It’s a fairly small release of patches this month with no exploits being reported in the wild and no vulnerabilities rated as critical. Does this mean we shouldn’t bother patching? Absolutely not! There are several vulnerabilities flagged as “Exploitation More Likely” meaning they are good targets for threat actors looking to find new ways to compromise organizations.
Print Spooler: the nightmare continues!
Is it really Patch Tuesday if we don’t talk about a vulnerability in the Windows Print Spooler Components? This month sees four new CVEs related to this heavily exploited component: CVE-2022-21999, CVE-2022-22718, CVE-2022-21997, and CVE-2022-22717.
They are all listed as Elevation of Privilege, which forms a key part of the attack chain. Once initial access has been gained, attackers will quickly seek to gain administrator level access so they can move across the network, compromise other devices and avoid detection by disabling security tooling.
CVE-2022-22005 – Microsoft SharePoint Server Remote Code Execution Vulnerability
This vulnerability is listed as remote code execution; however, the attacker also requires authenticated access with the ability to create new pages. This kind of vulnerability would likely be abused by an attacker that already has an initial foothold to move laterally across the network.
For organizations that use SharePoint for internal wikis or document stores, attackers could use this vulnerability to steal confidential information or replace documents with new versions that contain malicious code or macros to help them infect other systems.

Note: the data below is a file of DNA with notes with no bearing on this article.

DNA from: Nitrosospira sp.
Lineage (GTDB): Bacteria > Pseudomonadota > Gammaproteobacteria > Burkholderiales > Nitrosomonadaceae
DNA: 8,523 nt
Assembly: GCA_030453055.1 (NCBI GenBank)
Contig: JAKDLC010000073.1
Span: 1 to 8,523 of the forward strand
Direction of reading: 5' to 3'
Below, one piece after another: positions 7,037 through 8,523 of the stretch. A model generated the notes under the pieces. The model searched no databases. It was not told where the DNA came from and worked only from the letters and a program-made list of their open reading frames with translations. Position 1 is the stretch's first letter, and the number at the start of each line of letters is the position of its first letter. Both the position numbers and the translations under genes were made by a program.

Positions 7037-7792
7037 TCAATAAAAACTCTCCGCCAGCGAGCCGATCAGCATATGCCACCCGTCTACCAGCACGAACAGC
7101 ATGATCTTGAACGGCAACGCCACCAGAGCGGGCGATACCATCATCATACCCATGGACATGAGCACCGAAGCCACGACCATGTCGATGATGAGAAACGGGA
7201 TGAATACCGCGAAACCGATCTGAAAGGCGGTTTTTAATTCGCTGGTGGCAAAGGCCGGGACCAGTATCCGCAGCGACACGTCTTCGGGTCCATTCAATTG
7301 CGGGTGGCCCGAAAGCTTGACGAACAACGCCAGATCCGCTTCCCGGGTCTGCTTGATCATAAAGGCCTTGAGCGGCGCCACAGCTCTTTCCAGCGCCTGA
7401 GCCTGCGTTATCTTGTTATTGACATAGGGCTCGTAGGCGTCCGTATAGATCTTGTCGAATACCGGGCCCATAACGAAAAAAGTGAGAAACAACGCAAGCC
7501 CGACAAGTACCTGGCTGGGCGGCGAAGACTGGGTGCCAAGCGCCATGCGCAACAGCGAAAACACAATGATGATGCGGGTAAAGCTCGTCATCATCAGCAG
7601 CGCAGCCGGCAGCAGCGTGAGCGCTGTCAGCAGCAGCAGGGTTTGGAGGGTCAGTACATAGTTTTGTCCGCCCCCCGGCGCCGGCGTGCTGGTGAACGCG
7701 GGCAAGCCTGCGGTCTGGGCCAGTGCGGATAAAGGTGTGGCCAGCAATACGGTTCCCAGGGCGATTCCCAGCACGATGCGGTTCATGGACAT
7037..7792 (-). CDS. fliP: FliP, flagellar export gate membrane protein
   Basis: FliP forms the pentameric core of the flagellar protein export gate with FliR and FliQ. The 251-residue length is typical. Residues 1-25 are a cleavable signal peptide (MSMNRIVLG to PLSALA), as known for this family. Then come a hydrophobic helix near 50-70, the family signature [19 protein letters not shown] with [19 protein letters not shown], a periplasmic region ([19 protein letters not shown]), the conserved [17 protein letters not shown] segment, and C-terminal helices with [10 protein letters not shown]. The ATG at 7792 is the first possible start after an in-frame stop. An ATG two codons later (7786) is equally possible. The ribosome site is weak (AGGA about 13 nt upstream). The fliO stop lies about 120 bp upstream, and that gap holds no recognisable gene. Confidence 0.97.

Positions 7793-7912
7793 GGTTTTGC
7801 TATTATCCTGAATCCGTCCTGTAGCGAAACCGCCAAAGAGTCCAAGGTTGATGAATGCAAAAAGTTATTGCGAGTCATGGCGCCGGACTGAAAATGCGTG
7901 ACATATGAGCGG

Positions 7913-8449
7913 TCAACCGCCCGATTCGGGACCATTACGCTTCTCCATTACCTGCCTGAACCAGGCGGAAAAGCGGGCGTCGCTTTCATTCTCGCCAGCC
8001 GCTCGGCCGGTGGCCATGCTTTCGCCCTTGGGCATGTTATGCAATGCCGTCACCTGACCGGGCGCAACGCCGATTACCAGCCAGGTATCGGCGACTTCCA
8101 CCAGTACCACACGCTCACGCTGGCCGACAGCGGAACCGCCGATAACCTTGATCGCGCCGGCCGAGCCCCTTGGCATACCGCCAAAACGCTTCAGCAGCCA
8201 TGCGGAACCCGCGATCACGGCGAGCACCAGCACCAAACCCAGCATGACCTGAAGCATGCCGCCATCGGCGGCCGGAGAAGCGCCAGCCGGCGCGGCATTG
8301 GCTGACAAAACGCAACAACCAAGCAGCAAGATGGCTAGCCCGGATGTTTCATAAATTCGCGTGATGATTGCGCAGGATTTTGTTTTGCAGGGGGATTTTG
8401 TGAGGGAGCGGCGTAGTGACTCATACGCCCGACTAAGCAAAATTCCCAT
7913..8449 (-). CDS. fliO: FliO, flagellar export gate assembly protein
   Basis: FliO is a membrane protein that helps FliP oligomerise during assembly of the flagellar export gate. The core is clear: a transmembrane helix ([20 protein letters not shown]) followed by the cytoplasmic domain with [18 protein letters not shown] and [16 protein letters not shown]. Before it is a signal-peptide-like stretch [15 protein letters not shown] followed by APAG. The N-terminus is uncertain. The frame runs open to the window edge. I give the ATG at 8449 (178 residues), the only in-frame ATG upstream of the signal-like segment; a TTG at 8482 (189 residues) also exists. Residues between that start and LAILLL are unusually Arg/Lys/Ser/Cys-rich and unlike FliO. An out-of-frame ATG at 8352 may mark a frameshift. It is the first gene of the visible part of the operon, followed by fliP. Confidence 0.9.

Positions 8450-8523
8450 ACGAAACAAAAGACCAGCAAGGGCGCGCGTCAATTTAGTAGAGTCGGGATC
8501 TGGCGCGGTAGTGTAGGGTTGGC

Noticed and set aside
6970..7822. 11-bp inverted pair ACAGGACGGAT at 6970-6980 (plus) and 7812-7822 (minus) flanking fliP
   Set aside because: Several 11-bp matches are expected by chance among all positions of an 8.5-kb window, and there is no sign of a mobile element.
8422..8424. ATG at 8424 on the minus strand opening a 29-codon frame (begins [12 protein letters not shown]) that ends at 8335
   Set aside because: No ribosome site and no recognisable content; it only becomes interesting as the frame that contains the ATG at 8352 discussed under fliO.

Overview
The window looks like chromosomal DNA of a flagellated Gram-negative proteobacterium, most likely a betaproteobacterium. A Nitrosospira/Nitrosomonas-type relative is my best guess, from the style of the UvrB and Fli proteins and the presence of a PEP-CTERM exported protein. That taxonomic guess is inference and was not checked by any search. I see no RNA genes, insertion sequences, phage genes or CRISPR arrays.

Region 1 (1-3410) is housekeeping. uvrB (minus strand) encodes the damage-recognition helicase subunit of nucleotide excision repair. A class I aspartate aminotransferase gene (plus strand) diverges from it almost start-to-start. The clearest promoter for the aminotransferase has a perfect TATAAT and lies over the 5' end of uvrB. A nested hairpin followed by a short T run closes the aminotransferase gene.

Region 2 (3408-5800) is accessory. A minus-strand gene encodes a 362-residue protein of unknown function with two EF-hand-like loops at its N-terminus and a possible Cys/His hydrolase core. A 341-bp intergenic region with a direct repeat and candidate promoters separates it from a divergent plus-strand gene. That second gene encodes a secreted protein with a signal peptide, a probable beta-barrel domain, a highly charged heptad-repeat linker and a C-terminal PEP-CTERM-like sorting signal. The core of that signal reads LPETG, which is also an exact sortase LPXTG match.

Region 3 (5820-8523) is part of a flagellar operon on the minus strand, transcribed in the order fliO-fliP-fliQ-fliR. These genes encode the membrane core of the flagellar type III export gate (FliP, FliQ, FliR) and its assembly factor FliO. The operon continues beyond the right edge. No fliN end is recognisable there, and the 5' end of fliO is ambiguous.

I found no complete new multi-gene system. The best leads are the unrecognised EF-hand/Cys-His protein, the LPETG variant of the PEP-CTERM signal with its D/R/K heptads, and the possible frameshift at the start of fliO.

CVE-2022-21996 – Win32k Elevation of Privilege Vulnerability
In January we saw CVE-2022-21882, a vulnerability in Win32k that was being actively exploited in the wild, which prompted CISA to issue a directive to all federal agencies to mandate that patches be applied.
February sees more patches for the same style of vulnerability in this same component. It’s not clear from the release notes whether this is a brand new vulnerability or if it is related to the previous month’s update. Either way, we have seen attackers leverage this vulnerability so it’s safer to err on the side of caution and update this one quickly.
January’s patch release may have left some IT teams feeling somewhat sour as Microsoft had to re-issue updates to fix some unexpected issues caused by the updates. This should not be used as an excuse to skip updates, but it does reinforce how important it is to test patches in a staging environment or use a staggered rollout, and why monitoring for any adverse impacts should always be a key step in your patching policy.